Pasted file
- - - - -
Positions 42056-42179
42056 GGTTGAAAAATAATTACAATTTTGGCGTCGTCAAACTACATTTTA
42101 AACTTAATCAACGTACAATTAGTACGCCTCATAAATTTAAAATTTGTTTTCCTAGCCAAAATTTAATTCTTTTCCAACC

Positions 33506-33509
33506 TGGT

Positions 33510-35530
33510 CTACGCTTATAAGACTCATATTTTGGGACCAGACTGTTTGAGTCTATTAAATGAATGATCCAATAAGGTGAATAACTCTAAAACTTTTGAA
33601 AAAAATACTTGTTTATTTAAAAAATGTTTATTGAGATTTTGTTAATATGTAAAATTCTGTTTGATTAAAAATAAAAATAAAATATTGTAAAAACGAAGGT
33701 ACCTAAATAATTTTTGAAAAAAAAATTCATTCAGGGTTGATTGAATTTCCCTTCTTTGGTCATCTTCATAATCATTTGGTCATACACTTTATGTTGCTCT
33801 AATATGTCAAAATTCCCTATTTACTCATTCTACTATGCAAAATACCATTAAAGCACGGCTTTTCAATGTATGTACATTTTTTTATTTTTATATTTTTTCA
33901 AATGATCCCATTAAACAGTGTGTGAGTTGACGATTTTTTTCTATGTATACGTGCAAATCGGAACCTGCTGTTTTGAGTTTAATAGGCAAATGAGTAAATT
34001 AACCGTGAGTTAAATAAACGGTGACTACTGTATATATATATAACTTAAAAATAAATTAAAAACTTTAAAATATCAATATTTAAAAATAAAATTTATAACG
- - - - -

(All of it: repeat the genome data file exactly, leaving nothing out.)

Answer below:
Positions 42056-42179
42056 GGTTGAAAAATAATTACAATTTTGGCGTCGTCAAACTACATTTTA
42101 AACTTAATCAACGTACAATTAGTACGCCTCATAAATTTAAAATTTGTTTTCCTAGCCAAAATTTAATTCTTTTCCAACC

Positions 33506-33509
33506 TGGT

Positions 33510-35530
33510 CTACGCTTATAAGACTCATATTTTGGGACCAGACTGTTTGAGTCTATTAAATGAATGATCCAATAAGGTGAATAACTCTAAAACTTTTGAA
33601 AAAAATACTTGTTTATTTAAAAAATGTTTATTGAGATTTTGTTAATATGTAAAATTCTGTTTGATTAAAAATAAAAATAAAATATTGTAAAAACGAAGGT
33701 ACCTAAATAATTTTTGAAAAAAAAATTCATTCAGGGTTGATTGAATTTCCCTTCTTTGGTCATCTTCATAATCATTTGGTCATACACTTTATGTTGCTCT
33801 AATATGTCAAAATTCCCTATTTACTCATTCTACTATGCAAAATACCATTAAAGCACGGCTTTTCAATGTATGTACATTTTTTTATTTTTATATTTTTTCA
33901 AATGATCCCATTAAACAGTGTGTGAGTTGACGATTTTTTTCTATGTATACGTGCAAATCGGAACCTGCTGTTTTGAGTTTAATAGGCAAATGAGTAAATT
34001 AACCGTGAGTTAAATAAACGGTGACTACTGTATATATATATAACTTAAAAATAAATTAAAAACTTTAAAATATCAATATTTAAAAATAAAATTTATAACG